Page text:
Soldier charged with rape, placed in South Korean custody
By ASHLEY ROWLAND AND YOO KYONG CHANG | STARS AND STRIPES Published: December 13, 2011
SEOUL – South Korean police charged a U.S. soldier Tuesday with rape and larceny for allegedly attacking a 17-year-old South Korean girl in her residence on Sept. 17, following a night of drinking in Seoul.
Pvt. Kevin Robinson, 21, who is stationed at U.S. Army Garrison Yongsan, was transferred to South Korean custody upon his arrest, according to a member of the Seoul Central District Prosecutors’ Office.
While not confirming the soldier’s name, U.S. 8th Army spokesman Col. Andrew Mutter said the suspect was transferred to the custody of South Korean authorities, and they have “complete control of investigation, prosecution and punishment of the servicemember.”
According to South Korean police, Robinson was introduced to the girl by a friend while they were drinking on the night of Sept. 16 in the popular entertainment district of Hongdae. Around 4:15 a.m on Sept. 17, he accompanied the girl to her goshitel, or dormitory-style boarding house. He left, but returned around 5:45 a.m, at which time the police say he raped her when she was too drunk to resist and stole her laptop worth 1 million won, or approximately $887, police said.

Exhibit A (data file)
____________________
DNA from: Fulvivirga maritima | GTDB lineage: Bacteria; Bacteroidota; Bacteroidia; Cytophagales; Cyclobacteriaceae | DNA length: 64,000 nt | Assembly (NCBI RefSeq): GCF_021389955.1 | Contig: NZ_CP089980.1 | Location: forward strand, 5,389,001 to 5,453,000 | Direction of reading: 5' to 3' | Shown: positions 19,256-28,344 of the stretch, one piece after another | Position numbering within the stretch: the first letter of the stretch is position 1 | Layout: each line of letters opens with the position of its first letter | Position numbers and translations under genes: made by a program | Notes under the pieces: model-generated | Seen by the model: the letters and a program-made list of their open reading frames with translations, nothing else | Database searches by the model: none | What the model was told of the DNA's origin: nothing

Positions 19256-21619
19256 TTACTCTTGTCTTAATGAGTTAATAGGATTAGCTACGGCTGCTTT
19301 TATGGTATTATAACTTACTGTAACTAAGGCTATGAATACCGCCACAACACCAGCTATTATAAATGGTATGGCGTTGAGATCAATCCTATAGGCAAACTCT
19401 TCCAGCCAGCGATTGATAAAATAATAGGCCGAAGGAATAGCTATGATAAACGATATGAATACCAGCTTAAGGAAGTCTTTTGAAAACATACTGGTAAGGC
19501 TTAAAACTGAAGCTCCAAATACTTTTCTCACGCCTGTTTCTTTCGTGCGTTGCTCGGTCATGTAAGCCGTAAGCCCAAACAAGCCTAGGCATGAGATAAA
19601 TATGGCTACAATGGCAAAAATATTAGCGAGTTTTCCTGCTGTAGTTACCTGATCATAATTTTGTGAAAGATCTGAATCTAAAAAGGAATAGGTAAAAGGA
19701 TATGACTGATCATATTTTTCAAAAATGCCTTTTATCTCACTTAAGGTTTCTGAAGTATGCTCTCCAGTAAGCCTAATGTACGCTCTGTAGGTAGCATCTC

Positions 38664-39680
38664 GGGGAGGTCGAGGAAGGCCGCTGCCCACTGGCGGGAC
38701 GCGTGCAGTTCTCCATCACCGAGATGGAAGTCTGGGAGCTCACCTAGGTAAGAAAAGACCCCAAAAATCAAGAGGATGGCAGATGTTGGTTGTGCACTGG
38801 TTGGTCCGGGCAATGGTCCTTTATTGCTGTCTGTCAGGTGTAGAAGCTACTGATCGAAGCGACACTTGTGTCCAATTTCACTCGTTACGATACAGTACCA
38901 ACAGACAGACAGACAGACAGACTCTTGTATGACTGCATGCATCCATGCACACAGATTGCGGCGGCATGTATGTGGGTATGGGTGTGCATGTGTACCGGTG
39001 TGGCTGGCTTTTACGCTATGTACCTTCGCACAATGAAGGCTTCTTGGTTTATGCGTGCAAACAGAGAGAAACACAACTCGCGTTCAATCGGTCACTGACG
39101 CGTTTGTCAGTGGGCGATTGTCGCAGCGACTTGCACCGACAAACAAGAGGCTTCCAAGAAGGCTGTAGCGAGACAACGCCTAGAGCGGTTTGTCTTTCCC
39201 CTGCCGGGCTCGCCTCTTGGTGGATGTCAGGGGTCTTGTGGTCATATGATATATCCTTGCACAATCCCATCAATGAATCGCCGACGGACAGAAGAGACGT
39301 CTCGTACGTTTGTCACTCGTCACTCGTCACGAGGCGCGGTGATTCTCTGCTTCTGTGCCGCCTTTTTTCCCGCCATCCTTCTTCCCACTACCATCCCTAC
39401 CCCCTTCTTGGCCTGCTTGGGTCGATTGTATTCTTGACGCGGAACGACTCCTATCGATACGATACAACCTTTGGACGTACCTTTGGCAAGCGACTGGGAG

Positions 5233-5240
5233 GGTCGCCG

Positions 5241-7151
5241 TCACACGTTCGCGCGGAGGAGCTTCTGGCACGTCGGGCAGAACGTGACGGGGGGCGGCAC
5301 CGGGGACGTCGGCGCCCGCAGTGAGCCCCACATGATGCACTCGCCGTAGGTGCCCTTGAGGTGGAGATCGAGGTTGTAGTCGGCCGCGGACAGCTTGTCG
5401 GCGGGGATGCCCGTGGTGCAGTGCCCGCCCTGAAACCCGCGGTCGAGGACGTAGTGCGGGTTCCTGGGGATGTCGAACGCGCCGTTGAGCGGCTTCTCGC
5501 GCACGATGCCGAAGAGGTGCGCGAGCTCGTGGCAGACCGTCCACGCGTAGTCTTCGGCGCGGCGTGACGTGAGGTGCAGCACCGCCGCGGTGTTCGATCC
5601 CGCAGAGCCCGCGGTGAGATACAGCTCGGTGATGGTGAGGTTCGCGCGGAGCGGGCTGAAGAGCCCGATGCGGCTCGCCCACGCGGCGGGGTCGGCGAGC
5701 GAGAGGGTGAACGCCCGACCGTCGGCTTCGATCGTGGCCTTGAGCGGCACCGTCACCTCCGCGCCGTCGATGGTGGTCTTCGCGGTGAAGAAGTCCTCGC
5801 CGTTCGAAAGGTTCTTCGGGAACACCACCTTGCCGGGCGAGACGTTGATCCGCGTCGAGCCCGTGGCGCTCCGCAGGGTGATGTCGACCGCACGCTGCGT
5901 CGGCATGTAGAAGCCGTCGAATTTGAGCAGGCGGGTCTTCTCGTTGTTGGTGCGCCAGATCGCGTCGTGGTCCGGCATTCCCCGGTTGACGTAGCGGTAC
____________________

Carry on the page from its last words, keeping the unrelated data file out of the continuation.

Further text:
Robinson has claimed he and the girl had consensual sexual relations, but not intercourse, police said. However, physical evidence recovered at the scene confirmed that she had intercourse, police said. In addition, they said, closed-circuit television footage showed Robinson leaving her residence with a laptop.
A prosecutor with the Seoul Central District Prosecutors’ Office said the girl was a virgin and was therefore unlikely to have agreed to sex. In South Korea, premarital sex remains largely taboo.
Robinson’s alleged rape came to public attention as another soldier was being prosecuted in another high-profile rape case. Pvt. Kevin Lee Flippin was convicted and sentenced last month to 10 years in prison for brutally raping a 17-year-old South Korean girl.
The cases prompted outrage in South Korea about U.S. military crimes, and renewed calls from some politicians and activists to revise the status of forces agreement between the two countries. U.S. and South Korean officials met last month to discuss the SOFA, which sets legal procedures for servicemembers accused of crimes, and agreed to continue studying the contentious issues of criminal jurisdiction and custody procedures.
The U.S. has such agreements with all countries where U.S. troops are stationed.
Following the two incidents, U.S. Forces Korea commander Gen. James Thurman enacted a curfew that will remain in place through Jan. 6.
Stars and Stripes reporters Jon Rabiroff and Chiyomi Sumida contributed to this story.